First of all I want to say… this game was just not for me, and so to people who know my likes well and have similar tastes, I would not recommend it. However, I can appreciate that although it may not be for me, it is actually a fairly good game and people who don’t have the same miffs with it that I do might really enjoy it (and actually have).

That said, let’s get on with the review.

Joe Wheeler, a self-centered businessman, leaves the safety of his bunker in search for food just about a year after the zombie apocalypse. The game is actually pretty run-of-the-mill post apocalyptic survival game, you have to scavenge, avoid looters, kill/escape zombies, build your own place in the world and overall just survive.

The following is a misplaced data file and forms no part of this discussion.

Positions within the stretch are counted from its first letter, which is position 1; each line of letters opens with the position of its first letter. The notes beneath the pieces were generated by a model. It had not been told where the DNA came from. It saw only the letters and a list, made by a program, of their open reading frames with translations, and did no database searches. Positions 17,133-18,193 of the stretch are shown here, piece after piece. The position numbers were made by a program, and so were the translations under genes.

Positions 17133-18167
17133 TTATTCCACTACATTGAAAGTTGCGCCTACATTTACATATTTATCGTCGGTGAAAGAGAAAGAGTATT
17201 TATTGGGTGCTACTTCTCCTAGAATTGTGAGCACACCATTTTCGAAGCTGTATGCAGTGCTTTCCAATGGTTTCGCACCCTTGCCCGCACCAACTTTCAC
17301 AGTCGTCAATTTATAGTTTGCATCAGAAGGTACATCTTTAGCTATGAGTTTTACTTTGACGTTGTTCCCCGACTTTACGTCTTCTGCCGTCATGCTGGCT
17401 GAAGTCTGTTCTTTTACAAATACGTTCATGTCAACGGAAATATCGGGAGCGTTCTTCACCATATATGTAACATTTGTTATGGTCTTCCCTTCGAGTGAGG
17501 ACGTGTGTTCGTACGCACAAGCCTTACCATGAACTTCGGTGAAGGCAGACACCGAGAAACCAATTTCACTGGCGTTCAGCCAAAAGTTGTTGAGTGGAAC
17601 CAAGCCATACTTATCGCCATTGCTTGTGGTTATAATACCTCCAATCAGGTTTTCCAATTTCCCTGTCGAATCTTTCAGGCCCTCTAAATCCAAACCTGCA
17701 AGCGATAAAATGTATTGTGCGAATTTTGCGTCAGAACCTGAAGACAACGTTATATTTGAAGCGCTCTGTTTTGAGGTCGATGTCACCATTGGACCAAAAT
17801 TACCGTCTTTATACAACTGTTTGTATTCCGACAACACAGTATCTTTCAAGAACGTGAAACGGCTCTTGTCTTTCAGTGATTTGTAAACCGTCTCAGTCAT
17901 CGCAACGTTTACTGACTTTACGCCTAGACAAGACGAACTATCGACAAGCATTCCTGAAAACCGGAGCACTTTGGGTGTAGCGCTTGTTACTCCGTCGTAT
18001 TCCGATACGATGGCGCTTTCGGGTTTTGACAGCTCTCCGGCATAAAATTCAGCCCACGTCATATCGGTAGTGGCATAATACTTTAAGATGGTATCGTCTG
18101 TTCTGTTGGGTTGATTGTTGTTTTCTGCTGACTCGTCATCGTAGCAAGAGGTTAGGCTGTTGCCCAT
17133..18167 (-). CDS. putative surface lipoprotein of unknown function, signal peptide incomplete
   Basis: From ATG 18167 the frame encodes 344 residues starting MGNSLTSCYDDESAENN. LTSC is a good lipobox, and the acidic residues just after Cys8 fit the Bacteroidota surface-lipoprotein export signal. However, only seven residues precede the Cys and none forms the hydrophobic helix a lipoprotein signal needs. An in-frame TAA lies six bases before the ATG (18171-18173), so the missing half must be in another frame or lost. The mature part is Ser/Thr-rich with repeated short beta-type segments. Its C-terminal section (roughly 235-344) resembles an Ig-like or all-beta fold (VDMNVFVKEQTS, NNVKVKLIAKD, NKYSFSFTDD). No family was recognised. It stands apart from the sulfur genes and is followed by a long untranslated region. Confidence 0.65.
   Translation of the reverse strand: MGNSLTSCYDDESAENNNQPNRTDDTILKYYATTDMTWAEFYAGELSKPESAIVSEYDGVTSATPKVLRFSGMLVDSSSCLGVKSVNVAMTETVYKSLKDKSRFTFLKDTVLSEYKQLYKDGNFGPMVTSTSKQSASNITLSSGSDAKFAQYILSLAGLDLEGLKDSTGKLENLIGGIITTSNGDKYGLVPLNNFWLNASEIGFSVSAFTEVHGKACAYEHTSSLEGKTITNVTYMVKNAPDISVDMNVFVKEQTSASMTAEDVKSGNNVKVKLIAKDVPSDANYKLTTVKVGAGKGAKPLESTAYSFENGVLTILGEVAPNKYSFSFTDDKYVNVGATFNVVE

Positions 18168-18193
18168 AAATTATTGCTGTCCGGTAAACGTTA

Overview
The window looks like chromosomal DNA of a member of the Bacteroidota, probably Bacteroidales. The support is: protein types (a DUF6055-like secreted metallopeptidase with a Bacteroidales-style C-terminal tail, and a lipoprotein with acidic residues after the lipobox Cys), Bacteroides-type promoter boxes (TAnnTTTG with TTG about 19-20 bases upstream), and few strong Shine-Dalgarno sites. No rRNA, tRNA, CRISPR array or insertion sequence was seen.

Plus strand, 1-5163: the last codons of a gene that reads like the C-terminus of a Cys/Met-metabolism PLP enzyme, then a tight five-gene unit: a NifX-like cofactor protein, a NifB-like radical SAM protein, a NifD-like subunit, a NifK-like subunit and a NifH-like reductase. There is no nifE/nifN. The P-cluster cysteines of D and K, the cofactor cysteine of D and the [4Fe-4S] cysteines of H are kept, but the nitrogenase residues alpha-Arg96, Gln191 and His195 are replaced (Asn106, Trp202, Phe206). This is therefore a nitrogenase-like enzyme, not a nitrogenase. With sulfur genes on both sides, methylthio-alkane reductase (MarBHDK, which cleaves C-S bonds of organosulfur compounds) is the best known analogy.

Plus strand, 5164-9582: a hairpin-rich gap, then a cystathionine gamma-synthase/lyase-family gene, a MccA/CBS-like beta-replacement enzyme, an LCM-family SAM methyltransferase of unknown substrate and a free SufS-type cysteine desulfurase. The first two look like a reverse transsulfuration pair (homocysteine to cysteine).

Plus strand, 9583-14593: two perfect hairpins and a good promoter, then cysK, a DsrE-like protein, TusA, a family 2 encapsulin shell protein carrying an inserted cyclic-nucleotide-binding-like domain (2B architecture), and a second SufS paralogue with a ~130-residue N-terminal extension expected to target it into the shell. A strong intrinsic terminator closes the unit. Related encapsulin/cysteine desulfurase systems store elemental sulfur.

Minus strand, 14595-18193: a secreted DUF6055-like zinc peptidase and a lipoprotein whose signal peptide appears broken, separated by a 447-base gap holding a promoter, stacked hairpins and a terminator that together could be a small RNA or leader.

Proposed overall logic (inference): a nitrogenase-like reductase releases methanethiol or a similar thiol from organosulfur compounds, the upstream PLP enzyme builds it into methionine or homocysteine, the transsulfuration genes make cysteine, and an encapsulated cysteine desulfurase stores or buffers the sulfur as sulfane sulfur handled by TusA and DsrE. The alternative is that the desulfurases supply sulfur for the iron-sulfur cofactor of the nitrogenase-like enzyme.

The graphics are pretty good, not 3D masterpieces but I rather like the look of them; the game runs perfectly on older computers and the sounds and music are pretty alright as well.

The Good:

The game has lots of potential, and for being a one-man job, it’s really an amazing accomplishment on the developer’s part.

The world seems to be quite large, the quests, although rather typical, are alright; the quest givers do remember your actions and any misstep will have consequences. You can go to war with factions, recruit people to your side, etc. You can use diplomacy, buy, sell, trade…

The characters do seem to have some form of distinct personalities, and they are flawed in them. I really loved the touch of one of them having diabetes, it brought realism to the story. That there is a limited supply of insulin you must find/trade for also made it more realistic. But it also has the downside of making you feel truly rushed…

You can split your party and give everyone commands. You can build things and plant crops.